It also notes that “state sanctioned violence against Palestinians, Rwandans, and Kurds will be placed in their proper context as consequences of European imperial nation-making.” And students will be asked, “How has British Imperialism led to violent conflicts over issues of religious spaces, resources, and sovereignty in Palestine?” (The course also includes an explainer video on the “Israel-Palestine conflict” published by Vox that is an effort to present a balanced view of the conflict.)

The ADL criticized the course in May, arguing that its “essential questions are leading” and “portray the Jewish community in Israel as settler-colonizers, rather than providing proper historical context on the Jewish peoples’ ancestral connection to the land.”

“ADL is profoundly disappointed to see the inclusion of an extremely biased and one-sided view of Israel in the Santa Ana Unified School District’s (SAUSD) Ethnic Studies course curricula,” a May 5 letter to the SAUSD superintendent said. The course “presents a biased view of the Israeli-Palestinian conflict, an inaccurate representation of the history of the region, and a narrow view of Jewish history.”

No members of the Santa Ana school board responded to J. requests for comment.

This is a major development.

CRE, meanwhile, was founded by Allyson Tintiangco-Cubales, an ethnic studies educator and a staunch opponent of revisions to the statewide model. In 2021, Tintiangco-Cubales signed onto a letter urging the State Board of Education to reject the changes, saying that “Ethnic Studies guiding principles, knowledge, frameworks, pedagogies, and community histories have been compromised due to political and media pressure.”

Among the revisions opposed, according to the letter, was the inclusion of Jewish American Studies under the AAPI (Asian American and Pacific Islander) umbrella, stating that this had “no institutional history” and was rooted in “pressure from pro-apartheid Israel interest groups.”

Neither CRE nor Tintiangco-Cubales responded to a request for comment.

During a Wednesday forum on combating antisemitism, Thurmond, the state schools superintendent, assured Jewish community leaders and hundreds of attendees that his office has been keeping tabs on school districts. California, the most populous state in the U.S., enrolls nearly 6 million students in more than 10,000 public schools.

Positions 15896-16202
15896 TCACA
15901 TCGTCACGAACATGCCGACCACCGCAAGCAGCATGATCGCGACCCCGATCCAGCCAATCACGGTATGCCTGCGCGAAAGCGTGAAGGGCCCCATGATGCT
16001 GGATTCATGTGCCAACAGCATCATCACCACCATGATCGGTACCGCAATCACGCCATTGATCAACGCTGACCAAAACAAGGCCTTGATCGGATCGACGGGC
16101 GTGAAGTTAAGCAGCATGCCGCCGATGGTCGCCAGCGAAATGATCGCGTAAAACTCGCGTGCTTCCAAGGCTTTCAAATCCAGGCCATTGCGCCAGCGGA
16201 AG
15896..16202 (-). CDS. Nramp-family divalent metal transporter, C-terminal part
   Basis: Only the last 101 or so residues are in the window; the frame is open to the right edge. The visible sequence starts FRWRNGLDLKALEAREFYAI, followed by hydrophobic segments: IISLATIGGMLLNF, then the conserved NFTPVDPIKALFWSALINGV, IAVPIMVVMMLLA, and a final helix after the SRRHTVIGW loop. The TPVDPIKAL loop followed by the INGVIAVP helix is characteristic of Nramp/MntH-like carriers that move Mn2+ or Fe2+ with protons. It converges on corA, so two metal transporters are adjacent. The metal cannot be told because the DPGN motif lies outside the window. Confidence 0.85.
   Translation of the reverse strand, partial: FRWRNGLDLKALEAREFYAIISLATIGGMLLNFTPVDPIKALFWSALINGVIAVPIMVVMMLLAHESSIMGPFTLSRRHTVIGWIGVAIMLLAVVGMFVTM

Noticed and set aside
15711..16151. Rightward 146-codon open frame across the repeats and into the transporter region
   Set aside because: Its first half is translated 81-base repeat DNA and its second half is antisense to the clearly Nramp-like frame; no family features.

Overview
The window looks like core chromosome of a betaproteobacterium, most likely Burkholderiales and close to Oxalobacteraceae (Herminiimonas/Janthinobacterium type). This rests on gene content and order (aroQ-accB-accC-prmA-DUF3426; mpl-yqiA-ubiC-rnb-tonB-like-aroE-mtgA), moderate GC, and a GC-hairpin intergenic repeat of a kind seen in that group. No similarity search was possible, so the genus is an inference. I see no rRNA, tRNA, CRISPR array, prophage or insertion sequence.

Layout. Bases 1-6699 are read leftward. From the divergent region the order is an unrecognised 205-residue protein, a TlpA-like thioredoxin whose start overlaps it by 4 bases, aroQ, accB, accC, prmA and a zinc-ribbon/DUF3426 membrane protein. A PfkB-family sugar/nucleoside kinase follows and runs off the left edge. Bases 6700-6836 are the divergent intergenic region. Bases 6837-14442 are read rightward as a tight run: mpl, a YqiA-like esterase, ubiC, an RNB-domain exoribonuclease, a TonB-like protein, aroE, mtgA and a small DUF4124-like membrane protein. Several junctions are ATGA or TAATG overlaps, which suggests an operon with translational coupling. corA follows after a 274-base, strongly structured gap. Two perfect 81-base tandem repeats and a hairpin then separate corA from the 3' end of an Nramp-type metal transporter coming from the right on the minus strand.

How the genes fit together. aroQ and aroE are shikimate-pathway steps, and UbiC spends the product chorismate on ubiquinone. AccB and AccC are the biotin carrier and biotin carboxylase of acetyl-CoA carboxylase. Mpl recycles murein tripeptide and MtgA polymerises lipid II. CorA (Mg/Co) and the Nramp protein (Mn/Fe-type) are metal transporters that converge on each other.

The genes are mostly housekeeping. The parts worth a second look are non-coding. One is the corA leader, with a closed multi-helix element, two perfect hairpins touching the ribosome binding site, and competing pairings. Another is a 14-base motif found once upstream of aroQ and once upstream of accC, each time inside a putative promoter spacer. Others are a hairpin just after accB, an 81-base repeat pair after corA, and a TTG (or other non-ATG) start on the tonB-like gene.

“We’ve actually sent numerous letters to school districts reminding them that there are guardrails in law, that ethnic studies should not create anything that might be antisemitic and should not harken back to any previous version of the model curriculum that was not approved,” Thurmond said, adding that if parents or anyone else hears about antisemitism in schools, “we’d like to get that phone call.”

The JCRC Bay Area applauded the Newsom administration’s latest efforts in a statement on Wednesday. During the legislative process, lawmakers inserted what they called “guardrails” into the ethnic studies law meant to block potentially biased material against Jews or Israelis from being taught — guardrails that Newsom supports.

“We appreciate the commitment that Governor Newsom and the State Board of Education have shown to ensure fair and equitable treatment for Jewish — and all students — in our K-12 public schools,” the JCRC statement said. “In the months ahead, JCRC will continue working with leadership statewide and school districts across the Bay Area on ethnic studies implementation.

The Jewish Public Affairs Committee concurred.

“This is a major development,” the Jewish Public Affairs Committee said in an emailed press release. “JPAC leads a broad coalition of Jewish organizations across the state who want to see a robust ethnic studies course taught in high schools, ensure it is free from antisemitism and anti-Zionism, and include lessons about the Jewish American experience.”

“Governor Newsom answers the call,” the release said.

Gabe Stutman
Gabe Stutman

Gabe Stutman is the news editor of J. Follow him on Twitter @jnewsgabe.